These statistics are unsettling:
- Before 1963 there were no reported mass shootings at churches or houses of worship, yet in 2022 alone there have been four in Christian churches.
- In a recent survey conducted by Lifeway Research, only 62% of pastors reported having an emergency response plan in the event of an active shooter threat.
- While 80% of those pastors say they have some type of security in place, only 23% of pastors reported armed security personnel onsite.
- Only 28% of churches report having any radio communication between security personnel.
Church leadership should take measures to prevent being a target of a hate-based crime:
- Get Expert Recommendations: Contact your local first responders for recommendations on active shooter training for churches and houses of worship.
- Create Security Plans and Protocols: With the help of your local law enforcement, know how to respond to threats—conduct a vulnerability assessment and emergency action plan.
- Increase Your Security Measures: This includes contract security guards, closed-circuit security cameras, access/entry codes, and security fences.
Church leadership may be apprehensive about adding drastic security measures to their house of worship. Security measures such as armed guards and metal detectors can create an uninviting environment for church members, which is why it’s so vitally important to have regular active shooter training to protect your administrators and visitors.
While a multi-layered security approach is important, church and house of worship leaders should consider more proactive, non-invasive security measures such as A.I. gun detection technology from ZeroEyes.
Active Shooter Training for Retail Businesses
The first retail shooting of the modern era took place in 1966 on a beauty school campus in Mesa, Arizona. Since then, there have been more than 30 shootings at retail locations across the United States, with dozens of people left dead as a result. The deadliest store shooting occurred in 2019 in El Paso, Texas, which claimed the lives of 22 people.
The mass shooting crisis is a growing epidemic and a uniquely American problem, with more than half of the retail mass shootings between 1966 and 2020 occurring in the past 14 years.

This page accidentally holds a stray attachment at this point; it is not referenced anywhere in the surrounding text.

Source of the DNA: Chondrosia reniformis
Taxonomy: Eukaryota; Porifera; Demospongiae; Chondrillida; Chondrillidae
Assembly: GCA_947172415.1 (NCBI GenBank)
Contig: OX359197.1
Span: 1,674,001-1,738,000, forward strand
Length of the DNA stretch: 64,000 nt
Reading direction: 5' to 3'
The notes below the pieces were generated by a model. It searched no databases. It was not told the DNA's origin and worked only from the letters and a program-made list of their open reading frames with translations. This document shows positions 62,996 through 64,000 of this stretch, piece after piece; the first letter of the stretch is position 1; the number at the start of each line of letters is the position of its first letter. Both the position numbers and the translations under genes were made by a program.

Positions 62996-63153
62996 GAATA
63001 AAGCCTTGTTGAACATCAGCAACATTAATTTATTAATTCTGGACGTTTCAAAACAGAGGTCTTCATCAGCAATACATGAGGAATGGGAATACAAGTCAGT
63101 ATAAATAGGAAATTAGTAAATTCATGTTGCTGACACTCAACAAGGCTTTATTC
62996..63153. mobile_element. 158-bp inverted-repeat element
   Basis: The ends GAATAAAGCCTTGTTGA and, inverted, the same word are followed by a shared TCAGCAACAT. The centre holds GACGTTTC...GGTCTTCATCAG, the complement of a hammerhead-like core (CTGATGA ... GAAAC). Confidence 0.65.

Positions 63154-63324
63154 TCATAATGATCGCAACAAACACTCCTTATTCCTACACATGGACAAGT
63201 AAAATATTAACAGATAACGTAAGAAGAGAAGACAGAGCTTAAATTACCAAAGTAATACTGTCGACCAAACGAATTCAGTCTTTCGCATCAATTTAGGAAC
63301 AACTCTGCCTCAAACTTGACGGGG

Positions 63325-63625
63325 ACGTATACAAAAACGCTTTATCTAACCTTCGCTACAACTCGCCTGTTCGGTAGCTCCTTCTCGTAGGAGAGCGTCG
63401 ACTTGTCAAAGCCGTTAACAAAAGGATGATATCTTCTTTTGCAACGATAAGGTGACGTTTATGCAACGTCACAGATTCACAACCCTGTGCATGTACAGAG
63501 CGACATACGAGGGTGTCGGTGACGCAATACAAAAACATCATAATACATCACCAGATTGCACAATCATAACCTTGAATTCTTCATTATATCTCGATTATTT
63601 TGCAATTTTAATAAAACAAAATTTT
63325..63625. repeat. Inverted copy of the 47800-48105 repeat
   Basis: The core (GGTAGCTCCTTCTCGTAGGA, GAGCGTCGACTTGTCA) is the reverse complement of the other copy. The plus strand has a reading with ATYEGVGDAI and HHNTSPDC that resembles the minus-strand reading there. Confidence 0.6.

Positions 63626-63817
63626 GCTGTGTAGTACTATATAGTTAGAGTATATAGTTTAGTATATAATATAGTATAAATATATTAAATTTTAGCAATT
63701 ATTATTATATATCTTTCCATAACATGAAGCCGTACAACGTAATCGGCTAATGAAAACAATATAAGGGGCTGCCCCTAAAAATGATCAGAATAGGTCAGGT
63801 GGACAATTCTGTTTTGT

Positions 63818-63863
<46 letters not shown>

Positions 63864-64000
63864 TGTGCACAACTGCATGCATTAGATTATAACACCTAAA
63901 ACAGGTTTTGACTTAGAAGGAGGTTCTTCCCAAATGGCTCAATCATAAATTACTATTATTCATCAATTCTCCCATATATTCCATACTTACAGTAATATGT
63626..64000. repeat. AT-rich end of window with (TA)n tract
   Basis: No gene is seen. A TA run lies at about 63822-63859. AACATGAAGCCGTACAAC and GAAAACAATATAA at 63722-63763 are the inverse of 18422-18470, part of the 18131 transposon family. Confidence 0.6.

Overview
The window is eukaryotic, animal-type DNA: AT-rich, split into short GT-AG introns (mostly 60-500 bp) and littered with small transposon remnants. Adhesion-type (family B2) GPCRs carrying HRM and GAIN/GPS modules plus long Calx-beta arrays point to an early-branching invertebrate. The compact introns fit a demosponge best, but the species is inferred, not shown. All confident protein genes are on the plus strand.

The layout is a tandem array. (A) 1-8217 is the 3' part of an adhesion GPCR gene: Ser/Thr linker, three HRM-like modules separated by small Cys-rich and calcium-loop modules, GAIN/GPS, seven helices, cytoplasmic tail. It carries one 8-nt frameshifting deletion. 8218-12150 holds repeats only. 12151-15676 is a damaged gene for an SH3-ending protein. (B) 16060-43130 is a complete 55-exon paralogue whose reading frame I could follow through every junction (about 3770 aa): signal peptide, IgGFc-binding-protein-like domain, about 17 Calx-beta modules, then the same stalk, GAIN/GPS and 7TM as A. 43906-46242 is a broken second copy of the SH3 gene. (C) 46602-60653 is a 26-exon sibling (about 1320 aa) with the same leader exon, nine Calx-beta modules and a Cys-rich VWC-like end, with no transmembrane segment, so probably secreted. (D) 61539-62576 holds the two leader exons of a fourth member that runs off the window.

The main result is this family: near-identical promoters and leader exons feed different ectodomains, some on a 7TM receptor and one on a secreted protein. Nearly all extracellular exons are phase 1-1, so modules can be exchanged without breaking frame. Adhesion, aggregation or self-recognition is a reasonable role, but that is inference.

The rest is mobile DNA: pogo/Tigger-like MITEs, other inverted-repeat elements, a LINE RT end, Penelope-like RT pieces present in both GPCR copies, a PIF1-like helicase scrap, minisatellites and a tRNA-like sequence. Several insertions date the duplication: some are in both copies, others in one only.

Business owners need to take proactive solutions to curb gun violence at their retail outlets. This includes implementing Emergency Action Plans and active shooting training for store employees and security teams and installing security cameras complete with integrated AI gun detection software to recognize guns and alert the authorities before any shots are fired.
Emergency Action Plans (EAP) for Small, Medium, and Large Commercial Retail Businesses
The purpose of an EAP is to facilitate and organize employer and employee actions during workplace emergencies, such as an active shooter event. Create an EAP specifically for active shooter events to help keep staff and customers safer if faced with that situation. We’ll show you what should go into your EAP later in this article.
EAPs for Small to Medium-Sized Retail & Grocery Stores
Develop a detailed EAP and have your employees practice it regularly so it will be second nature if they ever need it.
The EAP should inform staff on emergency escape procedures and route assignments (e.g., floor plans and safe areas), including where to go and how to evacuate when the primary evacuation routes are unusable. The main goal in smaller spaces is to get as many people as far away from the threat as possible, exit when necessary, and shelter in place in safe spaces. Employees should assist others to safety if at all possible.
The EAP training should also clearly explain shelter-in-place and lockdown procedures, including the differences between the two. Employees should know that if they can’t evacuate, to cover and hide. They need to leave all personal belongings behind, find a place to hide out of view of the attacker and if possible, put a solid barrier between themselves and the threat and lock the doors.
Personnel involved in EAP planning should ensure all sheltering sites and evacuation routes are accessible for persons with disabilities.
EAPs for Large Retail Spaces, including Shopping Malls
Implement EAP procedures that include evacuation, shelter-in-place, hide, and lockdown policies for large offices and facilities. Your security teams should be well-versed in evacuation measures for large crowds to avoid panic and should be prepared to assist in pointing masses to exit points and, if necessary, safe hiding locations.
Optimal “safe” locations have ballistic protection known as “cover” which includes thick walls made of steel, cinder block, or brick and mortar; solid doors with locks; and areas with minimal glass and interior windows. These areas can be stocked with accessible first aid and emergency kits designed for hemorrhage control, communication devices, and telephones or duress alarms.
Designated “shelter-in-place” locations are often designed for natural hazards (earthquakes, tornadoes, etc.) and may not be ideal for active shooter incidents. Facilities and/or agencies should consider the development of safe rooms when selecting or renewing a leased facility or new construction. Personnel involved in such planning should ensure all sheltering sites and evacuation routes are accessible for persons with disabilities.
Develop and Practice Your Emergency Action Plan (EAP)
The “backup plan” is just as critical as the strong offense: train your staff on what to do if a shooter does make it into your building.